I had been thinking that instead of going year by year, I would go book by book, but it's fun to see what kind of reading streaks I go through.
11. Duane's Depressed (novel) - Larry McMurtry. McMurtry returns to the crowd in Thalia. They're getting older and their lives are getting sadder, but still chaotic.
12. The Stone Angel (novel) - Margaret Laurence. Whoops! LitAmnesia! I'm really ashamed of not remembering a novel written by the other great Margaret of Canada. Blush.
13. Texasville (novel) - Larry McMurtry. 30 years after The Last Picture Show, Thalia's in the middle of planning the 100th anniversary of their county, but there's uneasiness because the area has gone from oil boom to oil bust. Jacy shows up in town again, sadder and wiser, but complicating life as always.
14. All Over But The Shoutin' (memoir) - Rick Bragg. Bragg, a veteran journalist, writes about his hardscrabble upbringing in Georgia. He has a way of writing very movingly without getting corny or maudlin.
15. Walter Benjamin At The Dairy Queen (nonfiction) - Larry McMurtry. McMurtry writes about his life as a reader and details what life was like after heart surgery. His health and mental state were so affected that he didn't feel like reading for five years.
16. Buffalo Girls (novel) - Larry McMurtry. The Old West as seen from "Calamity" Jane's point of view in letters to her daughter Janey, whose father was Wild Bill Hickok.
17. Back When We Were Grownups (novel) - Anne Tyler. Rebecca Davitch got married to a widower when she was very young and was pressed into both his family and the family business. When he died and left her a young widow, she carried on with everything. She always, but even more now, wonders what her "real" life would have been like.
18. Max Perkins: Editor of Genius (biography) - A. Scott Berg. Maxwell Perkins was the Superman of editors. He had unfailing good taste, knew how a story should be told and had the uncanny gift of being able to precisely relay that information to the authors he worked with -- a list that reads like "Who's Who In 20th Century American Literature". Furthermore, he knew when authors needed to be handed with kid gloves and when to give them a kind but firm push towards their typewriters. A. Scott Berg seems to have taken Perkins' advice to heart and written a first-rate biography. No doubt his subject would be pleased.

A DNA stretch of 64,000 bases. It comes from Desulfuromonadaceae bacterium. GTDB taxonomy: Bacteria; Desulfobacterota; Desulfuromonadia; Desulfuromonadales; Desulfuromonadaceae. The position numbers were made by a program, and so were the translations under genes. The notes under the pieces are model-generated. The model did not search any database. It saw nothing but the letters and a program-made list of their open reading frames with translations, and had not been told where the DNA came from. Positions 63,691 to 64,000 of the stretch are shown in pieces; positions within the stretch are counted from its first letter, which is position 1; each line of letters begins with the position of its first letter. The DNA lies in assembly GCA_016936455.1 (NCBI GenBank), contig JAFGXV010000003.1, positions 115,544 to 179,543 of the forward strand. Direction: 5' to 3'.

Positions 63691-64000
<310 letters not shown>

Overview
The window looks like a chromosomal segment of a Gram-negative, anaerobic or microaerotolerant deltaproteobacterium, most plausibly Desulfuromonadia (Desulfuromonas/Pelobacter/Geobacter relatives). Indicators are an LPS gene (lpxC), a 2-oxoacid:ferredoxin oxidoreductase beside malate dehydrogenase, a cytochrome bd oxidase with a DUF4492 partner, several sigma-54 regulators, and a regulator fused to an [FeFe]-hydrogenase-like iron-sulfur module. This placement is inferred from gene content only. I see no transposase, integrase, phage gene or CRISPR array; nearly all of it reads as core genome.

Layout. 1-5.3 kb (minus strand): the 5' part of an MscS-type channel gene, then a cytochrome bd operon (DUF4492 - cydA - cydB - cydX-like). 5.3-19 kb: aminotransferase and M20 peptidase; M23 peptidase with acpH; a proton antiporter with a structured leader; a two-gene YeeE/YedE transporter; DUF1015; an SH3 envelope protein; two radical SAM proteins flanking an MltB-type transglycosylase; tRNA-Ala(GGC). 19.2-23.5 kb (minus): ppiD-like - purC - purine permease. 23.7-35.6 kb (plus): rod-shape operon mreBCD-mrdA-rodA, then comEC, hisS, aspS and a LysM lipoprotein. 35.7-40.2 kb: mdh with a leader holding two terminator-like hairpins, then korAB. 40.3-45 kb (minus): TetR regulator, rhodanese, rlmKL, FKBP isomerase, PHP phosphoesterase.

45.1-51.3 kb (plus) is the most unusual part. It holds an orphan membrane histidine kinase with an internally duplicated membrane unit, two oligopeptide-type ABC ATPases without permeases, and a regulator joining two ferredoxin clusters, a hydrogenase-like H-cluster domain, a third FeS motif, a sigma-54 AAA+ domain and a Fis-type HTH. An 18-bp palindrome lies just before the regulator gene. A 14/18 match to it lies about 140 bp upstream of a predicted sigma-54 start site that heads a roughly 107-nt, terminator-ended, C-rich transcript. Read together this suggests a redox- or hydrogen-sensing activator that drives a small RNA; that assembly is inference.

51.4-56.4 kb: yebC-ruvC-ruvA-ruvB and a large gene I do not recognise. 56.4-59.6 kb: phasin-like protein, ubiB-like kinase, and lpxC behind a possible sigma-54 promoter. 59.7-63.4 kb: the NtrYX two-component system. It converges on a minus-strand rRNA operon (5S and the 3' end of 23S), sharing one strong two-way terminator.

19. Fiona Range (novel) - Mary McGarry Morris. This book was WAY too soap opera in the most annoying way. You know there's a huge secret about Fiona's background from Chapter 1 and you also know that no matter how she misbehaves, she's not really a reprobate -- she's just misunderstood. Sadly, you have to suffer till the second-to-last chapter, wading through a forest full of wooden dialogue.
20. In The Cut (novel) - Susanna Moore. The main character is an English professor who is researching street language and gets caught up in a serial killer case. It's kind of like Joyce Carol Oates lite.
21. The Book Of Zines: Readings From The Fringe (nonfiction) Chip Rowe, editor. A fun look at several great zines including Mystery Date and Beer Frame. You can read scholarly tongue-kind-of-in-cheek analyses of your favorite sitcoms.
22. The Father And The Son (memoir) - Matt Murray. Murray's widowed father announces to his grown children that he's decided to take orders and become a Roman Catholic priest.